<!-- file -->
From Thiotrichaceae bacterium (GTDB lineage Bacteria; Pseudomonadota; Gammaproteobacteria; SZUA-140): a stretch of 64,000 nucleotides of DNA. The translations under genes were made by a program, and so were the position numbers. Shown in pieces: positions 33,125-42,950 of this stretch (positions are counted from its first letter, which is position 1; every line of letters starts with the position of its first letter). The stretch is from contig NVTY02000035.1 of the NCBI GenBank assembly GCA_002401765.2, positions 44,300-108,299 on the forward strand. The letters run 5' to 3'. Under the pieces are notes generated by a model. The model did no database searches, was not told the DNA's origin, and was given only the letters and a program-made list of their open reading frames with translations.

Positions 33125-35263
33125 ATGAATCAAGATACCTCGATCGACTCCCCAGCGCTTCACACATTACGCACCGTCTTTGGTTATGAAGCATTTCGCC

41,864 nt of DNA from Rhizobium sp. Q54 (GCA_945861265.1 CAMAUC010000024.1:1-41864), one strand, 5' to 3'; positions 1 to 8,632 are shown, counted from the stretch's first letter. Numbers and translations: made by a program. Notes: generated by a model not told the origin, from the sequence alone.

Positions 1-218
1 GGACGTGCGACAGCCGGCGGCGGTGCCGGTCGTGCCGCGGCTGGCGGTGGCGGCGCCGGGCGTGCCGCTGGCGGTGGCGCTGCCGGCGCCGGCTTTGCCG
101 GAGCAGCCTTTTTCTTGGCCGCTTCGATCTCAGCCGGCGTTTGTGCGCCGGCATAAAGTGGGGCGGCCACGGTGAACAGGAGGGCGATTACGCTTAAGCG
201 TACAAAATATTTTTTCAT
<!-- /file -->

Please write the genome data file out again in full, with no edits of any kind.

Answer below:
From Thiotrichaceae bacterium (GTDB lineage Bacteria; Pseudomonadota; Gammaproteobacteria; SZUA-140): a stretch of 64,000 nucleotides of DNA. The translations under genes were made by a program, and so were the position numbers. Shown in pieces: positions 33,125-42,950 of this stretch (positions are counted from its first letter, which is position 1; every line of letters starts with the position of its first letter). The stretch is from contig NVTY02000035.1 of the NCBI GenBank assembly GCA_002401765.2, positions 44,300-108,299 on the forward strand. The letters run 5' to 3'. Under the pieces are notes generated by a model. The model did no database searches, was not told the DNA's origin, and was given only the letters and a program-made list of their open reading frames with translations.

Positions 33125-35263
33125 ATGAATCAAGATACCTCGATCGACTCCCCAGCGCTTCACACATTACGCACCGTCTTTGGTTATGAAGCATTTCGCC

41,864 nt of DNA from Rhizobium sp. Q54 (GCA_945861265.1 CAMAUC010000024.1:1-41864), one strand, 5' to 3'; positions 1 to 8,632 are shown, counted from the stretch's first letter. Numbers and translations: made by a program. Notes: generated by a model not told the origin, from the sequence alone.

Positions 1-218
1 GGACGTGCGACAGCCGGCGGCGGTGCCGGTCGTGCCGCGGCTGGCGGTGGCGGCGCCGGGCGTGCCGCTGGCGGTGGCGCTGCCGGCGCCGGCTTTGCCG
101 GAGCAGCCTTTTTCTTGGCCGCTTCGATCTCAGCCGGCGTTTGTGCGCCGGCATAAAGTGGGGCGGCCACGGTGAACAGGAGGGCGATTACGCTTAAGCG
201 TACAAAATATTTTTTCAT